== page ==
Old Karl Marx by Ian Hill

Inspired by the work of John Clare  

A lonesome figure spurned by all

Who often sleeps by churchyard wall

Plods down the track with shambling gait

His leafy bed soon to locate.

A tangled beard all reeking now

And ragged hair on furrowed brow –

An outcast, vagrant, wanderer he

Proclaims the fact, unwelcome be.

The locals call him old Karl Marx –  

Of books and learning nickname harks

And village children out at play

Will often try to ape the way

He staggers round bereft of reason

Through the ever-changing season.

He carries his burdens without care

A life of freedom few would share

And most avoid him if they try

When passing on the high street nigh.

Just like the others, eyes downcast,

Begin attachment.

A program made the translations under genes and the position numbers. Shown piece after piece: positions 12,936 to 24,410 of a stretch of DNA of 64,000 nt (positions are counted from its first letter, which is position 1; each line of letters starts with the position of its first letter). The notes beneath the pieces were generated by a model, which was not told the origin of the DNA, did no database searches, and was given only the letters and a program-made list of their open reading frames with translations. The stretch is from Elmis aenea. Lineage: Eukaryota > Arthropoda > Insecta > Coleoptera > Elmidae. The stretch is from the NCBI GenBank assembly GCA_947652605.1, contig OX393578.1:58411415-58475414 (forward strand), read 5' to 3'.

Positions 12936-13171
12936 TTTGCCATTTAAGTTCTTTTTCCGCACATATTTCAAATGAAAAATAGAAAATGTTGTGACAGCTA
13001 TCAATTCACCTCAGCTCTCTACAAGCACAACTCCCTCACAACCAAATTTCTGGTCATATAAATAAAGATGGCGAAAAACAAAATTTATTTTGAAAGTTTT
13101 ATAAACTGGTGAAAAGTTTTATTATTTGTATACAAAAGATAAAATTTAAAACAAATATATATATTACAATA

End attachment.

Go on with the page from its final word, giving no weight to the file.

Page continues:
They move to pavement’s edge till past

Until a local happens to stray –  

Facing Karl in the lane one day.

A confrontation’s due at last –

The un-avoided die is cast.

In hope Karl’s passing’s over soon

The local bids ‘good afternoon’

In vain attempt maybe to try

And feign his hurriedness to fly.

Without a pause and in their pass

He sees Karl’s blue eyes flash at last.

Why ‘yes indeed my friend,’ Karl says,

‘I wish God’s bounty and his praise

And hope your day, like mine, is fine,

Worthwhile, and positively shines.’

He still greets Karl now in the lane

And always ponders to his shame

How misconceived and biased views

Result in labelling those who lose.

A lesson learned, and ne’r forgot

He’ll now for Karl more time allot.